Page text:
“Jesus wanted his followers to be seekers, the teachers to be learners, not people who had all the answers, who doled out enlightenment like commodity brokers, but people who were aware of their own need to seek truth, who would continue to question until the day they died. In Peter’s blindness lay the seeds of his sight. & what about the simple fishermen, unversed in religious language, untutored in the subtleties of theology. Fishing was in his blood; it was his vocation. In trouble, his instinct was not to pray or organise but to go fishing. But Jesus didn’t seem to want a priest or a theologian, he wanted a fisherman. When Peter was first rushed to Jesus [in this weekend’s gospel] by his brother Andrew on the shores of Lake Galilee, he didn’t know that he had taken a long road that would lead to Jerusalem & then to Rome. But it was the fisherman who was needed on that road when the priests & theologians lost their way. It was the language of fish & water & catches that spoke to the hearts of men & women, not the pieties of the religious..& it was the ordinary man, truckled with the cares & responsibilities that are the lot of most of us, who took his wife & his life with him, who affirmed the life of faith as a possibility for all the people burdened by life, not just something for those set aside & apart. There are many forms of ministry, & we are all called to walk in different ways. But all of us are called as the people we are, not to some received picture of ministry. I find one of the most reassuring things about Peter is that he continued to be himself..impetuous, misguided, often getting it wrong. We read about him later on arguing with Paul & being severely dressed down for it. This endears him to me greatly, as someone who has many arguments with Paul. How comforting. It is sometimes hard for us to make sense of how we experience God working in our lives; sometimes there seems to be so little rhyme or reason in what we are doing that it’s tempting to try to make ourselves into what we think we ought to be, rather than discovering what we are. It is hard to believe that we are exactly the people needed, so inadequate do we feel. Well, Peter felt like that, & Moses & Samuel, & so even did Jesus in the Garden of Gethsemane. We are never alone in our fears. But, like Peter, perhaps we can learn that our love, however feeble, however flawed it seems, will be used, will matter, if we don’t give up on it; & it will be imperfect love, not the ideal love of our illusions, that will enable us to walk on water.” [Getting Personal; Cathy Galloway, then in 2014, minister of Church of Scotland, since converted to Roman Catholicism] Week of Prayer for Christian Unity 18-25 Jan 2021
With covid restrictions we will not be celebrating any Unity Services either in Ampleforth or Gilling this coming week, which is a small yet vital contribution towards keeping as many of us as possible safe from additional contacts & resultant risk. As a way to celebrate our continuing commitment to the journey in Christianity towards one Church & one Body, could I suggest each of you identify three people you know locally of different denominations to Catholicism, & you commit to pray for them by name each day next week from 18th to 25th January, the Feast of the Conversion of St Paul, & at some stage, be in contact with them by remote means to tell them of our initiative? Unity Week theme “Abide in my love” [& you shall bear much fruit ; Jn 15;1-17] prepared by Monastic Community of Grandchamp Switzerland & their vocation to prayer, reconciliation & unity in the Church & human family. Download resources.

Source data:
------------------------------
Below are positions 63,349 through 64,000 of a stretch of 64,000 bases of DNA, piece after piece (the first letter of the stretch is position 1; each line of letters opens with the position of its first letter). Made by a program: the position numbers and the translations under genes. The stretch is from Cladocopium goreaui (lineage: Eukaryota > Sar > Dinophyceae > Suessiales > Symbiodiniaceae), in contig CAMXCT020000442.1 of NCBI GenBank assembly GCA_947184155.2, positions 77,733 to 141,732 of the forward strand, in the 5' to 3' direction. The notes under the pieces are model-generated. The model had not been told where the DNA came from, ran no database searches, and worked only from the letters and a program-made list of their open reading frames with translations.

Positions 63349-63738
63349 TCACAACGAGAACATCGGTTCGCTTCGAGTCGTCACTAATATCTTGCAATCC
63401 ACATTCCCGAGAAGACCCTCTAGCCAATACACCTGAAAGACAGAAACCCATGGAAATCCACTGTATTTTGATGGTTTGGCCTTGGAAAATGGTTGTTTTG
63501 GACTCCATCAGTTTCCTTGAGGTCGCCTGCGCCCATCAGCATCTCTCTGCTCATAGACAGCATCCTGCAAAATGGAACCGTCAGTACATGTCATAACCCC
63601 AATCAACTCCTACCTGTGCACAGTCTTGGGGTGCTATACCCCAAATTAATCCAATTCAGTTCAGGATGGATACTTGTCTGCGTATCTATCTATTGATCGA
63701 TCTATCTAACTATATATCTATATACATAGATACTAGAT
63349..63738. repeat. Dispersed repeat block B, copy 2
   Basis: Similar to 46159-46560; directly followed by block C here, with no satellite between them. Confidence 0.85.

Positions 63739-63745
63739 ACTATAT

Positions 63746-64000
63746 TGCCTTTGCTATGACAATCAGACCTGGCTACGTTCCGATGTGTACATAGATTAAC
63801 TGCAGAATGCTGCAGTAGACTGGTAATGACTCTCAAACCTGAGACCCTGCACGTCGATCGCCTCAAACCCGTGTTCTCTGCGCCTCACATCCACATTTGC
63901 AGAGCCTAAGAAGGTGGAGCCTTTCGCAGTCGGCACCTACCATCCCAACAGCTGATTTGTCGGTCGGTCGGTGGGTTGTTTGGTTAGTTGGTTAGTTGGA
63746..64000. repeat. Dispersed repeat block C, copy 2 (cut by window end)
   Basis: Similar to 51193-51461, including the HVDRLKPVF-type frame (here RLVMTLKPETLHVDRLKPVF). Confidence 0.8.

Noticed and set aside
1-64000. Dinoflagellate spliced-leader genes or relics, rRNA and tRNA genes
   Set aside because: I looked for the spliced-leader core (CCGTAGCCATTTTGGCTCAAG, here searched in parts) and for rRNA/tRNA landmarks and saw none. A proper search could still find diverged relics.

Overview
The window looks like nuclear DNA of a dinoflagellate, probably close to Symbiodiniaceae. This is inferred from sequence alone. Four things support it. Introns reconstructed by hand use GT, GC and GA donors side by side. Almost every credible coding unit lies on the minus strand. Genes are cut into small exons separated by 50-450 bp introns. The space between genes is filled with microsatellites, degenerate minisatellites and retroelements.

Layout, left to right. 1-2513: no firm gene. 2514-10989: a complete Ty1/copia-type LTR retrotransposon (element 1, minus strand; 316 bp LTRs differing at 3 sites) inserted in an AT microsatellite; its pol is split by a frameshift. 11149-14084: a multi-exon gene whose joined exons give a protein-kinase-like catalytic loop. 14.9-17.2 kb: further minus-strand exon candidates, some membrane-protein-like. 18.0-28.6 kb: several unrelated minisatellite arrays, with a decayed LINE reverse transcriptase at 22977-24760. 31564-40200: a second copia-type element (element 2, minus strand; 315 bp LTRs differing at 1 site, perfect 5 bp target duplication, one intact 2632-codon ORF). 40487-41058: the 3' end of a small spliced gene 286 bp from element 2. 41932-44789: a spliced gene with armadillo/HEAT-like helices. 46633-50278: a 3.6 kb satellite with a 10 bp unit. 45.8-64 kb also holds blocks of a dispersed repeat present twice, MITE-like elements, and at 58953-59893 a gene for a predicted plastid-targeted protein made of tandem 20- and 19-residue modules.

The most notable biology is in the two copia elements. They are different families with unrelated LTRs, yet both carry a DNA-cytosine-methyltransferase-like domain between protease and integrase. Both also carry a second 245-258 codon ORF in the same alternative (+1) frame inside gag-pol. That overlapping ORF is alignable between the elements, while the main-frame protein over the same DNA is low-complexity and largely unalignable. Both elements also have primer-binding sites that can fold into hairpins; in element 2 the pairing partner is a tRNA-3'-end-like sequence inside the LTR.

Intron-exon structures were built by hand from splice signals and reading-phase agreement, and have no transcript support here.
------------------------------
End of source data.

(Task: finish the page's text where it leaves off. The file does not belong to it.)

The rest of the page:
The weekend before last we had 58 parishioners at our three Masses; with the introduction of the latest lockdown & its restrictions, numbers last weekend fell to 38, & many of the missing thoughtfully emailed me to explain the increasing risks of infection meant they had decided not to attend Mass for the time being. Such decisions are understandable, & the fewer will keep the flame of faith alive in Church as the rest of you in full unity with us, do the same in your homes..indeed each week, until we are able to gather again in safety as one Body, will be a series of weeks of unity in prayer between us, witnessing spiritually to our ongoing togetherness & mutual need.
Our Parish continues to provide food through the Food Initiative at a cost of £200 a month. I hope those in our own Village who may be struggling to provide food for their children in this ongoing & increasing crisis in health & in the economy, will be warmly encouraged to benefit from our Food Initiative, where it is possible to approach Ray & Deb in the Village Shop, & quietly ask for a bag of food essentials which will be delivered to your door. This has been working well since the lockdown began, & it could be more of us in the Village will find themselves in ever deeper need of help, & we would encourage them to ask..it isn’t charity, it is basic good bread & butter Christian discipleship which, at such times of crisis, is asked of us in our plenty. Across the Village there is deep appreciation for the good natured & generous service given by Ray & Deb throughout the crisis, who regularly go the extra mile for us. Food donations to Middlesbrough Food Bank via cash in envelope to Parish House or direct via firstname.lastname@example.org